As they go on to become physicians, about 100 members of the UConn School of Medicine Class of 2025 will take with them a patient encounter they likely weren’t expecting to have.
They heard about the concept of “successful aging” from someone who would know: John Tessitore, who offered insights on why he continues to thrive at age 98.
“I think the secret is to be happy, is to smile a lot, laugh a lot,” Tessitore says. “Make other people smile, make other people laugh. Let them feel part of the conversation. Make sure you listen to other people because they have something to say, and you can learn something yourself.”
Tessitore has been a patient of Dr. Jaclyn Jaeger, a geriatrician in the UConn Center on Aging and assistant professor of medicine, since he moved to Connecticut from South Carolina in 2020.
“He has a perpetually positive outlook on life,” Jaeger says. “Mr. Tessitore’s overall health is excellent. He is one of the healthiest, most vibrant patients in my entire practice. One of the most impressive goals he shared when we initially met was that he tries to walk 10,000 steps daily.”
“I keep my mind active,” Tessitore says. “I love sports, so I watch a lot of sports on TV. But I not only watch them, if I’m watching baseball, I become the manager, I become the umpire, I yell at the television. I just feel that it creates an excitement in you if you have something to cheer about.”
He says he’s been a New York Yankees fan since he was 10, which takes him back to before Micky Mantle, before Joe DiMaggio, to when Lou Gehrig was still playing. All but one of the Yankees’ 27 World Series titles have come during Tessitore’s lifetime.
A Navy veteran who served in World War II, Tessitore lives at the Village at Buckland Court in South Windsor, with his daughter and son-in-law in neighboring Manchester.
“I also get involved in word games at my assisted living facility, and try to participate in what’s going on,” he says. “I try to learn more about the people with whom I reside, and try to make them laugh too. They need it.”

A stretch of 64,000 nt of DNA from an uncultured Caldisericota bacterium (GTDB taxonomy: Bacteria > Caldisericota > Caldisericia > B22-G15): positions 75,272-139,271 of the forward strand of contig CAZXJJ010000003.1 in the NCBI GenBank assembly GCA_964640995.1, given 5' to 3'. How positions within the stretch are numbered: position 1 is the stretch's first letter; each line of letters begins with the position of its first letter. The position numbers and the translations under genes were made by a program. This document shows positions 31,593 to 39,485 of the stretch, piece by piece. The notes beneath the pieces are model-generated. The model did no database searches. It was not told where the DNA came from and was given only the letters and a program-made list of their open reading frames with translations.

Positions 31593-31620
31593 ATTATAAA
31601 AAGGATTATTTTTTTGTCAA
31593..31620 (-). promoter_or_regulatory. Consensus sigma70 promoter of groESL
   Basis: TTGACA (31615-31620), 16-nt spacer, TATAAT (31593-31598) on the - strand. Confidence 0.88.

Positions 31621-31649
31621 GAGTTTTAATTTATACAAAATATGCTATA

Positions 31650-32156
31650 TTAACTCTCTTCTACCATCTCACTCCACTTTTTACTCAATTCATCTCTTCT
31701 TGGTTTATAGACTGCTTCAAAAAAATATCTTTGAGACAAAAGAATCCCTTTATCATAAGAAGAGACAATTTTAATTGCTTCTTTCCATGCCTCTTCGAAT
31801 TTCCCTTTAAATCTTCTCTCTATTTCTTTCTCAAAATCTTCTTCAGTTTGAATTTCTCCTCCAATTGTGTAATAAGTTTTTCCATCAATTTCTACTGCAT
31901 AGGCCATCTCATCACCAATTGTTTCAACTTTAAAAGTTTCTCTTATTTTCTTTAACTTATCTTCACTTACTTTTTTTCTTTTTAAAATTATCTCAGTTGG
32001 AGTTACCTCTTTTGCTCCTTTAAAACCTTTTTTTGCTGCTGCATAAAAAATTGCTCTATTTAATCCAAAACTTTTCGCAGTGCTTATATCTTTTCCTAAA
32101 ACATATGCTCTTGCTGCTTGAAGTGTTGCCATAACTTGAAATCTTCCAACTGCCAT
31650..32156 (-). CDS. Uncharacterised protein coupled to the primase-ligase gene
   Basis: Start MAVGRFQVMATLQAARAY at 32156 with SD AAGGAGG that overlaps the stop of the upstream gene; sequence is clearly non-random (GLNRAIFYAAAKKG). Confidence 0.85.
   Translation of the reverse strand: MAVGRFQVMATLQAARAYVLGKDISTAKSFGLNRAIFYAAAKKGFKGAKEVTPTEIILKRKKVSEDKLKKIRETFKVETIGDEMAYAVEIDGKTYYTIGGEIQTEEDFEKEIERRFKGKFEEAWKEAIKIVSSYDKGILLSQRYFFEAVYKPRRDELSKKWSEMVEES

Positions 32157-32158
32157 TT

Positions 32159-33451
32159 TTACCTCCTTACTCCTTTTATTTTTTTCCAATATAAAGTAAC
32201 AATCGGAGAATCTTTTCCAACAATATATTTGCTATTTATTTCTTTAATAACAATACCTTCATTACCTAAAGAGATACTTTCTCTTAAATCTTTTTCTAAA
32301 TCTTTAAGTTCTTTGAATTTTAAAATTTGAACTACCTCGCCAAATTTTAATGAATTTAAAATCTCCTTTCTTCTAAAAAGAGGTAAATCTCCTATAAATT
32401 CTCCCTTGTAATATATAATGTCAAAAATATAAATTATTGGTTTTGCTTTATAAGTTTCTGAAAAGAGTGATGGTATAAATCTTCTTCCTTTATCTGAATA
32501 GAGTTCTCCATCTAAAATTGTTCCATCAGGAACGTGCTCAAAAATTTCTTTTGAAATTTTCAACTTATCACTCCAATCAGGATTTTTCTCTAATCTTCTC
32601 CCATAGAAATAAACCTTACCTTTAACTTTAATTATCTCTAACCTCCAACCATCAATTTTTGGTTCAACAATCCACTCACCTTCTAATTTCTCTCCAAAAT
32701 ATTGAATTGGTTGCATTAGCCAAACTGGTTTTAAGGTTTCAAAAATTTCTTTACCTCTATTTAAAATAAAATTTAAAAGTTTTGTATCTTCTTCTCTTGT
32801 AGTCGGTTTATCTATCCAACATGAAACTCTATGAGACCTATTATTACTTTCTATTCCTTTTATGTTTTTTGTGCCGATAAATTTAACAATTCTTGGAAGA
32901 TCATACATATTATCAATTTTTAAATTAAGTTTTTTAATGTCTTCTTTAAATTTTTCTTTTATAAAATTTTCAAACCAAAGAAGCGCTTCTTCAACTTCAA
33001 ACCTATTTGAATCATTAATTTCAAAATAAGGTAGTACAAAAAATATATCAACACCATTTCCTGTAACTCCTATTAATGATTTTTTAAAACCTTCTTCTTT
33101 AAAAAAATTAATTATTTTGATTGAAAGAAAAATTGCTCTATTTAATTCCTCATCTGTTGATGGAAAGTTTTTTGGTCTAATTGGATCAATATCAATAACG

“Mr. Tessitore truly is the definition of successful aging,” Jaeger says. “He has avoided major medical illnesses and disability, has high cognitive and physical function, and continues to be actively engaged in life. He has had a life rich in experience and is a captivating conversationalist when he generously shares his life story. We all could learn a lot from him!”
When Tessitore moved to Connecticut, he became Jaeger’s patient on the recommendation of Dr. Benjamin Ristau, a urologic surgeon who recently had joined the UConn Health faculty. He’s also Tessitore’s grandson.
“It is of the great privileges of my life to have had my grandfather around for so long,” Ristau says. “He is the epitome of optimism and vitality, even at the age of 98! Whether chatting about a ballgame or celebrating family milestones, he has always been a cornerstone of our family. I am a better person for knowing him, and I am truly grateful to witness the example of healthy aging that he lives.”
In addition to seeing patients in the UConn Center on Aging and at the Avon Health Center, where she serves as a transitionist and associate medical director, Jaeger leads the medical school’s Block E week 10 Case Oriented Essentials (COrE), a problem-based, team-based learning course for second-year students designed to build clinical reasoning skills.
“It’s important for students to recognize and understand some major principles and tenets of caring for older adults before their clerkships begin,” Jaeger says. “This unit provides that opportunity. Coordinating and teaching this unit is an absolute pleasure and honor for me, and being able to share a patient like Mr. Tessitore with the students is by far the most exciting and valuable part of the unit.”
Over the last several years, the course has placed a growing emphasis on the complexity of caring for older adults and the diversity of the aging population.
“My hope is that students recognize that the geriatric population is filled with people just like Mr. Tessitore — dynamic, energetic people with an incredible zest for life,” Jaeger says. “The patients have amazing stories and experiences that they enjoy sharing. Taking the time to listen to them is always a worthwhile learning experience. Plus, the students will undoubtedly be caring for older adults throughout their careers. Even future pediatricians can learn from this group!”
And Tessitore was happy to come in as a guest speaker Friday.
“It was an honor to speak to the kids and to the faculty here, and the doctors,” he says. “It was a privilege.”